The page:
All the best in your negotiations with the company.


-----
 

Jean Henderson

New member
Yes, Robert, you are quite right that they are asking for two different forms of photography.

I like your example of the season tickets and have used a lessor value option approach when local organizations have asked for silent auction items. In my case, it only means admission to the event (when the tickets are much higher than I cold afford).

Your suggestion to ask them the funeral home to post the link to my website is perfect and not something I would have thought of without your mentioning it. Thank you.

At this point, I am thinking that I may have dodged a bullet because it has been over 24 hours since I dropped off the letter yet I have heard nothing from them! That's ok by me. I have, with your help, learned a whole lot for future use no matter what they end up deciding.

Thanks again for taking so much time out of your day(s) to respond and instruct me.

Jean
 

Jean Henderson

New member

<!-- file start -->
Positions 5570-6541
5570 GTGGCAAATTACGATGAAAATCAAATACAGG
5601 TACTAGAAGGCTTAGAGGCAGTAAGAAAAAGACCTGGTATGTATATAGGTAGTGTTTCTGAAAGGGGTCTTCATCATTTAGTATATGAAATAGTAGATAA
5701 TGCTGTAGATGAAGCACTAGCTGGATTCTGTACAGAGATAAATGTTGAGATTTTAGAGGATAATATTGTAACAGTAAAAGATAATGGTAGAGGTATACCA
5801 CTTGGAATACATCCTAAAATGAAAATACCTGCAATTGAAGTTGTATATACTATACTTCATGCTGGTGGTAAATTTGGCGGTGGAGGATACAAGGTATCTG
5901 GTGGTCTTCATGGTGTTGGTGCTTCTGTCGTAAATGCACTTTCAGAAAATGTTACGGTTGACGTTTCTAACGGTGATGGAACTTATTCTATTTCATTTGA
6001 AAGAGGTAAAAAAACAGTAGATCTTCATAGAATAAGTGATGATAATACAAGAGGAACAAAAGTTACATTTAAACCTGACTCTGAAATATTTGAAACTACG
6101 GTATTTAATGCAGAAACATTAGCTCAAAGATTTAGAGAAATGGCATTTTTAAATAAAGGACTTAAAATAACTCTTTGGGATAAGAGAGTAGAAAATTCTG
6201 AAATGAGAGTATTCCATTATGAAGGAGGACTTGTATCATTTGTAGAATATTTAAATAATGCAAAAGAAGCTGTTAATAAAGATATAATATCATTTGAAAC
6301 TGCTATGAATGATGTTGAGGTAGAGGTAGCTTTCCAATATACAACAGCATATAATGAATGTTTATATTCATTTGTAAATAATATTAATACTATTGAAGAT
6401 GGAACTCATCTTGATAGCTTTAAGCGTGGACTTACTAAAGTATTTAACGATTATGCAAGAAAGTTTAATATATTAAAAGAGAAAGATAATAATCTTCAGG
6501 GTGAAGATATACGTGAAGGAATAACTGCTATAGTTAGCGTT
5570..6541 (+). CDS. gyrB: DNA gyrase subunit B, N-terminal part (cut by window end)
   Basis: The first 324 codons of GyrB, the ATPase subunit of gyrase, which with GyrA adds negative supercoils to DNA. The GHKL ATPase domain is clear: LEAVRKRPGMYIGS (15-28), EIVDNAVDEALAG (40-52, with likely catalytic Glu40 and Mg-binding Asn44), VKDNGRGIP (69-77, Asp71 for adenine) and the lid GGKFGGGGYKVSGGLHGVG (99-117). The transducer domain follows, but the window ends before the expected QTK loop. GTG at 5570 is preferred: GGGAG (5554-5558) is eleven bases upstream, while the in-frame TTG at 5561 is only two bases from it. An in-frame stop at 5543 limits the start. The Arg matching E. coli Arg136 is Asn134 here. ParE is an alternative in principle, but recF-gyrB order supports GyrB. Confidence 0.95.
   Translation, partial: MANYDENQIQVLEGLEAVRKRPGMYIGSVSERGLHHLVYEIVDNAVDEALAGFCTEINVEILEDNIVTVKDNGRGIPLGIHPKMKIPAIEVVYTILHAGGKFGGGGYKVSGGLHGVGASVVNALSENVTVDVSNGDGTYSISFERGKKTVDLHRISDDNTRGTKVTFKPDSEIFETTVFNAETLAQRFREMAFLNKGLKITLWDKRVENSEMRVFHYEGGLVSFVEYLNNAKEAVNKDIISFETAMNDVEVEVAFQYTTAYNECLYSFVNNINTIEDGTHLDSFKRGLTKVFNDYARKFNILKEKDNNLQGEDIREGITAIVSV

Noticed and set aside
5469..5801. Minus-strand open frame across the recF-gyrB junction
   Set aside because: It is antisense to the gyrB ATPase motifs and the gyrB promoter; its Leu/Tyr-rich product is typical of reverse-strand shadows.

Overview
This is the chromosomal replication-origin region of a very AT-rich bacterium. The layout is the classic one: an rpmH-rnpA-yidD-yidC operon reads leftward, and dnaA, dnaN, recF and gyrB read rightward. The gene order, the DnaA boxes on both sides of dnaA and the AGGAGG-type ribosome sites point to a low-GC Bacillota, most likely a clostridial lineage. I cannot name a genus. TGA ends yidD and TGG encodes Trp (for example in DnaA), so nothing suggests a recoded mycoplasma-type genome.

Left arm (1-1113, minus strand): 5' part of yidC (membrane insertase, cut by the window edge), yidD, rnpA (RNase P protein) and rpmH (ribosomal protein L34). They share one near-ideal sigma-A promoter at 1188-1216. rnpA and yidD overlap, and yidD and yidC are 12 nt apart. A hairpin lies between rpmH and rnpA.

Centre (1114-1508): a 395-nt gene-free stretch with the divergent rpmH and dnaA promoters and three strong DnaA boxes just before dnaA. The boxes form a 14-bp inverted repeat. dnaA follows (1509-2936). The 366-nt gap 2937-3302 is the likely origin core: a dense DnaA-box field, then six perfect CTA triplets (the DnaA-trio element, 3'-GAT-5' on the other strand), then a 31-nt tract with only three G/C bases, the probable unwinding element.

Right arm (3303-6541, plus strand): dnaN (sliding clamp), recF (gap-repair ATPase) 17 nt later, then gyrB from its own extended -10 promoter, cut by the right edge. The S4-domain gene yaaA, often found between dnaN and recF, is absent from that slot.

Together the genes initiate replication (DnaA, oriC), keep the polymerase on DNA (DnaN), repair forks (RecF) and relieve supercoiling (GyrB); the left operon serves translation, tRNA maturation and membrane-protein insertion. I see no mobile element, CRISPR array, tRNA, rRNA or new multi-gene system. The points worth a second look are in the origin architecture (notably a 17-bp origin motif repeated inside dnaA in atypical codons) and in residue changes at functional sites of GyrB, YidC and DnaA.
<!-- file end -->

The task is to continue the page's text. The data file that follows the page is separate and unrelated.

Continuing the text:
Well, the verdict is in. The funeral home never answered my letter of intention (which I hand delivered so I know they got it). So, periodically, I went to their site to see if the new version was posted yet. Yup! They went with totally free photography that just loosely might possibly be local places. So, money was the factor even though I presented a fair and low price!

Thanks so much for your help to get me through this and to learn all that I did!

Jean
 

Asher Kelman

OPF Owner/Editor-in-Chief
Jean,

Just have a good cup of coffee and say, "Next!" and just be prepared for the next opportunity. Good luck!

Asher
 

Jean Henderson

New member
Even better, Asher -- I have decided that it is too commercial for my liking (since I have to manage my stress levels). I will still consider licensing should the opportunity present itself, but only of images I have already created. It helped me redefine and keep my focus where it needs to be for me. I felt mostly a disappointed amusement that they were not professional enough to let me know their decision. I moved right along, though and am better for it already in my work.

Jean
 

Andy brown

Active member
Jean, I think it's extremely short sighted on their part.
They liked your work, you were very happy to work with them and charge an extremely reasonable rate.
Imagine if they'd struck up a decent working relationship.
Everyone would win, themselves most of all.
Nothing particularly surprising about it but disappointing all the same.
The good news, they liked your work!